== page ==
In the US, two antithyroid medications are being used, propylthiouracil (PTU) and methimazole, while in Europe and Asia, carbimazole which has a similar action to methimazole, is being used (Fenton 2006a). Carbimazole is converted to methimazole inside the body (Ross 2008a). The three antithyroid medications mentioned belong to the class of compounds known as thionamides and these medications inhibit thyroid hormone biosynthesis by decreasing the oxidation of iodide and iodination of tyrosine (Fenton 2006b). PTU also blocks the conversion of T4 (thyroxine) hormone to the more metabolically active T3 (triiodothyronine) hormone (MedicineNet 2005a).
The chemical IUPAC name of methimazole is 1-methyl-3H-imidazole-2-thione, its chemical formula is C4H6N2S, its average molecular weight is 114.1688 g/mol, its melting point is 146 degrees Celsius, its experimental water solubility is 275g/L, and it has a half life of five to six hours (DrugBank 2007a). The following statements describe the mechanism of action of methimazole:
'Methimazole binds to thyroid peroxidase and thereby inhibits the conversion of iodide to iodine. Thyroid peroxidase normally converts iodide to iodine (via hydrogen peroxide as a cofactor) and also catalyzes the incorporation of the resulting iodide molecule onto both the three and/or five positions of the phenol rings of tyrosines found in thyroglobulin. Thyroglobulin is degraded to produce thyroxine (T4) and triiodothyronine (T3), which are the main hormones produced by the thyroid gland. So methimazole effectively inhibits the production of new thyroid hormones.'
The chemical IUPAC name of propylthiouracil is 6-propyl-2-sulfanylidene-1H-pyrimidin-4-one, its chemical formula is C7H10N2OS, its average molecular weight is 170.2321 g/mol, its melting point is 219 C, its experimental water solubility is 219 C, and its half life is two hours (DrugBank 2007c).
The chemical IUPAC name of carbimazole is ethyl 3-methyl-2-sulfanylideneimidazole-1-carboxylate, its chemical formula is C7H10N2O2S, its average molecular weight is 186.2315 g/mol, and its melting point is 123.5 C (DrugBank 2007d).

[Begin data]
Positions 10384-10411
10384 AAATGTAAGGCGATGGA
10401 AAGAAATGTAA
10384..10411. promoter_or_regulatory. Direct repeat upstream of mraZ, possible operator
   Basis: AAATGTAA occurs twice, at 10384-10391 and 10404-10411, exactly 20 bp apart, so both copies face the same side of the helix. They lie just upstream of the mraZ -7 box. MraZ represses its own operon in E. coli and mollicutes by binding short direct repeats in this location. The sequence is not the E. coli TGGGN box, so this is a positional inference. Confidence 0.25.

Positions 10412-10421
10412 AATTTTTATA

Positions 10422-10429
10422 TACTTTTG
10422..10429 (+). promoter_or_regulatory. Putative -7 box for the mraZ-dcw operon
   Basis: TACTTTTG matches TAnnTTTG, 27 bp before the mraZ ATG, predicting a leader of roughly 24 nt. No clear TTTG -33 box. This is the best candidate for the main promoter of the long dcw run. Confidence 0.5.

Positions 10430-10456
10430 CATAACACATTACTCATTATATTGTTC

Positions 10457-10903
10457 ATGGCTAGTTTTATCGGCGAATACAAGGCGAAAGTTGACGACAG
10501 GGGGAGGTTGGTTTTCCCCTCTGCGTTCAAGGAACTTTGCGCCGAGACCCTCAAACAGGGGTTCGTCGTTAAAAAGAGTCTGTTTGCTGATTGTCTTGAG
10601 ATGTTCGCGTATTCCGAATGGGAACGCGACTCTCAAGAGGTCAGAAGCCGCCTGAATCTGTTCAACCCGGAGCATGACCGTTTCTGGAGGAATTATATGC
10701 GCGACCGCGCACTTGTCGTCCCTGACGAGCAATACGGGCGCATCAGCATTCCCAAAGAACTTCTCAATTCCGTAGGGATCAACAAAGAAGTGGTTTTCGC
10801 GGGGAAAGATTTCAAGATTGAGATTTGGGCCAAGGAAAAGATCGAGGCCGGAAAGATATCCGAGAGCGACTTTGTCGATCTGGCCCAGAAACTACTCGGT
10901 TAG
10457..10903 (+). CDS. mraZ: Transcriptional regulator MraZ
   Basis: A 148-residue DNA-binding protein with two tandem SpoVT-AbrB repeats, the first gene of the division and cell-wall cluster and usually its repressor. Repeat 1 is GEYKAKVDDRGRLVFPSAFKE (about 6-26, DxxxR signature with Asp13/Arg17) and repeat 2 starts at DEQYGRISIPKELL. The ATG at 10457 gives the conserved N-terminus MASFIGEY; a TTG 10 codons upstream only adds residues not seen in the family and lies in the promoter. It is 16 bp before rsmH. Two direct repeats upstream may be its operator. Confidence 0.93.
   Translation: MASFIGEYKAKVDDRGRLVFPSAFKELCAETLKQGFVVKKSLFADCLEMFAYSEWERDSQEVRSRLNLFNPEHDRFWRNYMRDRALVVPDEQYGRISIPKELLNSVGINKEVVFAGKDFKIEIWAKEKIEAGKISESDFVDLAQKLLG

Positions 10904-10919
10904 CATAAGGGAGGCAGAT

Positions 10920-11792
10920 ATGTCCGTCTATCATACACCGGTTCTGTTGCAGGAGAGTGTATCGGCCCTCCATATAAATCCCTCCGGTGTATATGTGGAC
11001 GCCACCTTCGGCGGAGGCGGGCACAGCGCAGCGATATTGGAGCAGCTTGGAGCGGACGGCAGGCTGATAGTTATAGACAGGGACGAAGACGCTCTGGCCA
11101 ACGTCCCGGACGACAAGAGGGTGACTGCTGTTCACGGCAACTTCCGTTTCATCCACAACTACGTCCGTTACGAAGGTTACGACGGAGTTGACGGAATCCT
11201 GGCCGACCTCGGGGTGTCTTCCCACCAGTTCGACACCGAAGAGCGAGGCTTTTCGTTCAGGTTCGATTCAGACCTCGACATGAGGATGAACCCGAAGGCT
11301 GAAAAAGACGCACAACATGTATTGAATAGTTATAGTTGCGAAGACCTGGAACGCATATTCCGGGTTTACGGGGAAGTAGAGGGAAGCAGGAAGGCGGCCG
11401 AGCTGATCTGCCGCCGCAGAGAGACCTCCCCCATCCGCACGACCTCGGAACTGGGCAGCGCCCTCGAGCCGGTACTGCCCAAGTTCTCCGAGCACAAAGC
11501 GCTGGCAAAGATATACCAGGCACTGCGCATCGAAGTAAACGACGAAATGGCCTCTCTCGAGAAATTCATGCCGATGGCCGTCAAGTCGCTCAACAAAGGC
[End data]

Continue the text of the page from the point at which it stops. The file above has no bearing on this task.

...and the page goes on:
'Methimazole can be administered once per day. Methimazole may be initially prescribed at doses ranging from 10 to 40 milligrams per day. Once the hyperthyroidism is under control, doses of five to 15 milligrams per day are sufficient to control hyperthyroidism... PTU requires an average of 16.8 weeks to effectively lower T4 levels. PTU must be taken two to three times per the day, and several tablets are usually needed to achieve an effective dose. A dose of 300 to 600 milligrams per day may be recommended initially. Once the hyperthyroidism is under control, 100 to 200 milligrams per day are sufficient to control hyperthyroidism in most people.'
A major hazard of using the three medications (methimazole, propylthiouracil, and carbimazole) is an occasional suppression of the production of white blood cells by the bone marrow, which happens rarely to patients but patients are still advised to see a doctor when they develop a fever, sore throat, or other signs of infection (MedicineNet 2005b). 'The main shortcoming of antithyroid drugs is that the underlying hyperthyroidism often comes back after they are discontinued' (Endocrine Web 2005a). However, according to Ross (2008c) several factors such as antibodies to TSH receptors, individual factors, dose of antithyroid dru